An interview with the VP of alliances reveals all about the world of DevOps

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As the VP for alliances at GitLab, the web-based DevOps Lifecycle tool, Brandon Jung knows a thing or two about creating partnerships and building relationships with firms. As part of his role at Gitlab, he has helped the organisation to develop dealings with some of the world’s biggest cloud organisations and consulting agencies. Talking to DevOpsOnline exclusively at the GitLab Commit conference in London last week, Jung spoke of his work with the Linux foundation and his experience so far with DevOps.

What can you tell us about product integration and alliances with vendor companies?

The majority of the work, probably the most work we do is with the large cloud vendors, and with anyone that has a platform. We serve functionally as a Dev tool and a security tool to put applications onto their platform.

How do vendor companies and open source technologies intertwine with one another?

If you have multiple open source companies, everyone varies on a business model. So [for example] we work closely with the big open source company known as Red Hat. And so GitLab deploys workloads into open shift, or on to REL for Red Hat Enterprise or Linux. So, we work closely with them and helping customers get onto those platforms. Think of us as a ramp.

There’re other open source communities that we work closely with and it varies a whole lot, depending on what the communities need. And a lot of it is very much about relationships, and communication and what each company needs. If It’s a company, or if it’s a community, and again, they vary.

In terms of partnerships what do you feel has been your biggest achievement?

We’ve done a lot of really interesting work with VMware. And I think this is a really interesting space, because it’s a company that isn’t traditionally an open source company. But it’s now doing a lot more stuff with open source. This partnership is really interesting because it’s helping VMware and their customers move forward in development. In area where VMware doesn’t do development and doesn’t do anything in the DevOps space, but they now have platforms. I’m pretty excited about this, because it’s helping companies where this has historically been a more challenging space for them to engage. And we’re able to help bridge that culture.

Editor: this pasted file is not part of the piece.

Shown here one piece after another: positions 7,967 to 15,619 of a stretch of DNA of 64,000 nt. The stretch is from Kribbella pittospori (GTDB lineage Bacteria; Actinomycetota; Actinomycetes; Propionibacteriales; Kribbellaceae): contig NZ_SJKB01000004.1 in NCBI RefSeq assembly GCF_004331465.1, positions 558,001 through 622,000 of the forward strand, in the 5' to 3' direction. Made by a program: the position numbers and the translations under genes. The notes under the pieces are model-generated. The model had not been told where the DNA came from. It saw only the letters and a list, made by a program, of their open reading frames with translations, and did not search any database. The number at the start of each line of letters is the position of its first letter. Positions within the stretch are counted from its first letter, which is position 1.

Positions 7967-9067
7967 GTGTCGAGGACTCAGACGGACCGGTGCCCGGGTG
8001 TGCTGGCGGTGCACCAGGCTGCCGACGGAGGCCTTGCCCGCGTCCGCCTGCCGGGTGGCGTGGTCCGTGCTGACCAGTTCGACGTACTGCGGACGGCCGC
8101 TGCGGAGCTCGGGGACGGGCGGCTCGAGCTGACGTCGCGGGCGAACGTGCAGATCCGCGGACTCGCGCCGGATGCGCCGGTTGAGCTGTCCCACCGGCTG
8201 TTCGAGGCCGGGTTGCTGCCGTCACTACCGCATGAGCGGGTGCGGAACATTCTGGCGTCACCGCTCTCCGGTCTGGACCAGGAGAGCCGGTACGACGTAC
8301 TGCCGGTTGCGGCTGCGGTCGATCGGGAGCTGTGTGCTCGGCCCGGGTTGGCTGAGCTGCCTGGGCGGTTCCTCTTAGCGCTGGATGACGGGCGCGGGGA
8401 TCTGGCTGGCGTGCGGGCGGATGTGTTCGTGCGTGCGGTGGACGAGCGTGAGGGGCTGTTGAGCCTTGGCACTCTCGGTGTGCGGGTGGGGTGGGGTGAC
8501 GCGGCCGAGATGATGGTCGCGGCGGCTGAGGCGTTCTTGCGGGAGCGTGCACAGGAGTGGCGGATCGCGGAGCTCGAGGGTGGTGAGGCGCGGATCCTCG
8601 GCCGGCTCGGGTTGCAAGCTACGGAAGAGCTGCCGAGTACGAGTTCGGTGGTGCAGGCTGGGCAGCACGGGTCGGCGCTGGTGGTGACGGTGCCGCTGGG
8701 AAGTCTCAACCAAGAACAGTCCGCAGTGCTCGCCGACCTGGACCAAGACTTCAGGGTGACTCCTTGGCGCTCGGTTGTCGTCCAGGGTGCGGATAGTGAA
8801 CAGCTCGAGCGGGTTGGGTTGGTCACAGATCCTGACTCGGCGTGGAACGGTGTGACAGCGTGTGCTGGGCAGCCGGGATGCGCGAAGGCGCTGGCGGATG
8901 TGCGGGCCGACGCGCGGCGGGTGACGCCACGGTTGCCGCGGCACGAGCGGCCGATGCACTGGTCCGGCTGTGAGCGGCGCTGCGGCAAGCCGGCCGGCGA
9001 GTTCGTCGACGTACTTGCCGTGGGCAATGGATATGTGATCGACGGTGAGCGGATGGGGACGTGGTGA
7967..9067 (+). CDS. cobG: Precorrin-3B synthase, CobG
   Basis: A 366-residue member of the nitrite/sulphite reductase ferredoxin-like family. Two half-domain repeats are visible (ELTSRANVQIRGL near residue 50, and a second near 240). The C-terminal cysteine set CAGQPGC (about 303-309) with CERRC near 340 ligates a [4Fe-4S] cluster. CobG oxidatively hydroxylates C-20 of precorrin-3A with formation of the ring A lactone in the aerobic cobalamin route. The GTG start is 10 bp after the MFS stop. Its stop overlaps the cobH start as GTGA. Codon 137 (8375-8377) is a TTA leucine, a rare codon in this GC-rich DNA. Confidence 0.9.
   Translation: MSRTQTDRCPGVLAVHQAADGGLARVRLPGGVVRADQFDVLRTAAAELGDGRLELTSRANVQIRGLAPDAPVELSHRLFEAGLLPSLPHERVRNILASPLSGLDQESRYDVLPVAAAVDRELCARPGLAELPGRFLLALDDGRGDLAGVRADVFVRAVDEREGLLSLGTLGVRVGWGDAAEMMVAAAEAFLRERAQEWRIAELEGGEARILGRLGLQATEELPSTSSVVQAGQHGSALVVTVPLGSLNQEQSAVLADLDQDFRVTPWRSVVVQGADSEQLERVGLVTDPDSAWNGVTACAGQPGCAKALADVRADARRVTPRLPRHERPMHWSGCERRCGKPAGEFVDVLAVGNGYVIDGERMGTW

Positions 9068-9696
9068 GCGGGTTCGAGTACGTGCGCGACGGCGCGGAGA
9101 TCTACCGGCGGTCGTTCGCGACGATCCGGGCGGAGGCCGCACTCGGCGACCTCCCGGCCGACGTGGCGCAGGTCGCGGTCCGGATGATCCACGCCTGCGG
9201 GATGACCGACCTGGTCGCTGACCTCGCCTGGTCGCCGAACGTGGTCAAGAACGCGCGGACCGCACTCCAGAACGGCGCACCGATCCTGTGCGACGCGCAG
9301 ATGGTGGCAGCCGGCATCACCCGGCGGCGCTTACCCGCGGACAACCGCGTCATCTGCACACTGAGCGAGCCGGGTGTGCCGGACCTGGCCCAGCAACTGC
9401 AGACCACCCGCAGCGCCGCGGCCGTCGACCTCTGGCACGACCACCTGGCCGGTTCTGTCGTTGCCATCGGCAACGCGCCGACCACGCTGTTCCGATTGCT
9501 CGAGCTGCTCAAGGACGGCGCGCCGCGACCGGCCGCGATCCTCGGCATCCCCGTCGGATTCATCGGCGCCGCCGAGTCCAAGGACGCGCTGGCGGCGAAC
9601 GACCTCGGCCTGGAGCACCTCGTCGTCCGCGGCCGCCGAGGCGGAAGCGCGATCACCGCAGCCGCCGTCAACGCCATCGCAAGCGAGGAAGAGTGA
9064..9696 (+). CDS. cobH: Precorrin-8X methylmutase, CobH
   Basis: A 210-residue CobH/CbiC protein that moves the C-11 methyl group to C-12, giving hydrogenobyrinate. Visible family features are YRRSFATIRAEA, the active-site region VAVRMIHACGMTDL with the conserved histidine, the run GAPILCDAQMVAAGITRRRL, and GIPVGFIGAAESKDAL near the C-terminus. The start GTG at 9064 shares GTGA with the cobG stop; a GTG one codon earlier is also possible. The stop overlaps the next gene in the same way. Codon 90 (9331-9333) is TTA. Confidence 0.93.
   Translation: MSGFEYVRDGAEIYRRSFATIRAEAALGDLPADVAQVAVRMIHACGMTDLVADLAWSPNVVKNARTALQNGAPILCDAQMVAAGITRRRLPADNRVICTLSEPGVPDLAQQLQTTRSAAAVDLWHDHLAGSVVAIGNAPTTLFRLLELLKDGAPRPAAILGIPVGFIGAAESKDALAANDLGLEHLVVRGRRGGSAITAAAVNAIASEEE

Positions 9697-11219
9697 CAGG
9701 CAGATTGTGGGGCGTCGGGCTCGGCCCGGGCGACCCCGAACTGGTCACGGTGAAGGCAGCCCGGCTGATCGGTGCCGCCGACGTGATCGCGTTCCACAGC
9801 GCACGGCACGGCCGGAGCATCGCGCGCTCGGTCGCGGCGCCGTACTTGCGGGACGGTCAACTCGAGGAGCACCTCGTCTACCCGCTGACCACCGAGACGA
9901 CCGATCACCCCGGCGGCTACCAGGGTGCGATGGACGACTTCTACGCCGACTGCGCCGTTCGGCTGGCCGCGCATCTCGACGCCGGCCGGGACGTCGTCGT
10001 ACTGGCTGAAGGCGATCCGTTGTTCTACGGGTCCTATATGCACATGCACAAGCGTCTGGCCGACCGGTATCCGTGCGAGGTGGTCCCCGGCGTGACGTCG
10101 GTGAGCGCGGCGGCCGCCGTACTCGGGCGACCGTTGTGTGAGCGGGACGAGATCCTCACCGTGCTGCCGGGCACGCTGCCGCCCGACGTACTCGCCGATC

Tell us about your work with the Linux foundation

We’ve been a member of the Linux Foundation for three, four years. We were voted by our peers that said, “we love what you guys do in open source, please represent us on behalf of those companies.” So that’s something we’re pretty proud of because every time we’ve run, it turns out we’ve been a good steward of open source and we’ve been a good collaborator. And that’s something we take very seriously and so is an area that we’re going to keep investing in.

It must be a good feeling to get specifically selected for something like that?

You know, that’s probably the biggest compliment that says, we’re doing our job well! It kind of differentiates us, because I don’t think there’s another open source company that other open source companies look at and be like, “hey, love what you’re doing. Thank you for what you’re doing, we’d love you to represent us with big companies”